Fri, 11 Dec 1998

I endorse the proposal to amend Section 6103 of the IRS Code to permit release of tax information pertinent of the study of the assassination of President John F. Kennedy. It is clear from my own researches that the tax records of Lee Harvey Oswald and of his mother are extremely pertinent to a proper understanding of this important event in American history. The same is true of other groups, such as the Cuban exile Directorio Revolucionario Estudiantil (DRE), who involved themselves with Oswald before his death.

Yours sincerely

Peter Dale Scott
Professor Emeritus of English, University of California, Berkeley, CA

bulletPlease contact your Representatives and Senator(s) to request they support the release of Oswald's tax information, as well as the tax records of other individuals and groups described by the Assassination Records Review Board as being related to the assassination, by calling for the amendment of Section 6103 of the IRS Code to release assassination records that contain tax information.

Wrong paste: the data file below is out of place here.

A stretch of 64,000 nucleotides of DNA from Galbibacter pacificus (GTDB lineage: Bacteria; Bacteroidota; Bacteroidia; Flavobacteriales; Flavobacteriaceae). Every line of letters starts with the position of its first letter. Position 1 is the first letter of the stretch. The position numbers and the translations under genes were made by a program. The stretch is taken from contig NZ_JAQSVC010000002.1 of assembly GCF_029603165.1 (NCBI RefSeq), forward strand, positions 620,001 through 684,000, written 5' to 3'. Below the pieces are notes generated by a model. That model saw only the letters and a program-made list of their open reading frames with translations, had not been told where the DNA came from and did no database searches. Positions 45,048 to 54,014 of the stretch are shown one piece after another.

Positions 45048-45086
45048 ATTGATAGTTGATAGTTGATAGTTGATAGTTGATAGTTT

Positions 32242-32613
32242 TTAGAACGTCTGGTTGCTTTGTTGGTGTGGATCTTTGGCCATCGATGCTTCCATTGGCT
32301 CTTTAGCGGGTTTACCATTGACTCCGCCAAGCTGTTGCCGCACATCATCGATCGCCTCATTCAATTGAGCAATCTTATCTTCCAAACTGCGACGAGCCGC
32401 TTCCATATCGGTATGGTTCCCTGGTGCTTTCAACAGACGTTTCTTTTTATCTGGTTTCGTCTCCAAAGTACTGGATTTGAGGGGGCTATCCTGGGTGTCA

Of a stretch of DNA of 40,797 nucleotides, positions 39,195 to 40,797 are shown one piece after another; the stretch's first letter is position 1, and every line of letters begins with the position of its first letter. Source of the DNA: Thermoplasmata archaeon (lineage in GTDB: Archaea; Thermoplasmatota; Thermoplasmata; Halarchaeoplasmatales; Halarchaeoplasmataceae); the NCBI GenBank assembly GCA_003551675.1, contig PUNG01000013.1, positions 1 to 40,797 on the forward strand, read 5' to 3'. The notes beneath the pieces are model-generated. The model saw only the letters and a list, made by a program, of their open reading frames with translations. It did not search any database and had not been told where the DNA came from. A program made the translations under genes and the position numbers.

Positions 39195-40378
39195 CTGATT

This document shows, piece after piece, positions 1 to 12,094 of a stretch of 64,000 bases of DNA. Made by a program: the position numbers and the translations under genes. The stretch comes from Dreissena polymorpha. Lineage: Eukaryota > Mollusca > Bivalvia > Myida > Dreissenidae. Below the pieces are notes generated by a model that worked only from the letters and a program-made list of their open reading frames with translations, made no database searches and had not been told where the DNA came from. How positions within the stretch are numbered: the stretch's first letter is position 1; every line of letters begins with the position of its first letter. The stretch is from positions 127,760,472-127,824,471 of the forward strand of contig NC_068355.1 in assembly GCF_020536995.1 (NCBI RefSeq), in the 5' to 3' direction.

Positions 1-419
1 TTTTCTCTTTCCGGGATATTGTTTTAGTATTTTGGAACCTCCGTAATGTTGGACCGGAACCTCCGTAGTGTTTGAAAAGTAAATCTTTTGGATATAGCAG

bluebulRead a summary of the ARRB memo by Doug Horne on the Oswald Tax Records

bluebulInformation on Tax Code 6103



Chapter 8,

7. Department of the Treasury

The Review Board worked with various components of the Department of Treasury, including Main Treasury (i.e., the Office of the Secretary), Secret Service (discussed above), the Internal Revenue Service (IRS), the Customs Service, and the Bureau of Alcohol, Tobacco & Firearms (ATF).

d. Internal Revenue Service.

The identification and release of assassination-related records in IRS's custody has been difficult because Section 11(a) of the JFK Act explicitly provides that tax-related records continue to be exempt from public disclosure under Section 6103 of the IRS Code. The Review Board believes that significant assassination-related records of the IRS were precluded from release under the JFK Act. Most significantly, the JFK Act failed to secure IRS's public release of the original Lee Harvey Oswald tax returns and significant tax-related material in the files of the Warren Commission.5

Notwithstanding Section 6103, the Review Board requested that the IRS collect and identify all records it had relating to the assassination. In 1994, IRS reported that it had identified, pursuant to the JFK Act, approximately fifty documents. These documents apparently related to a tax proceeding involving Jack Ruby's estate. At the time, no further work was undertaken by IRS to release these documents or to identify any other records under the JFK Act.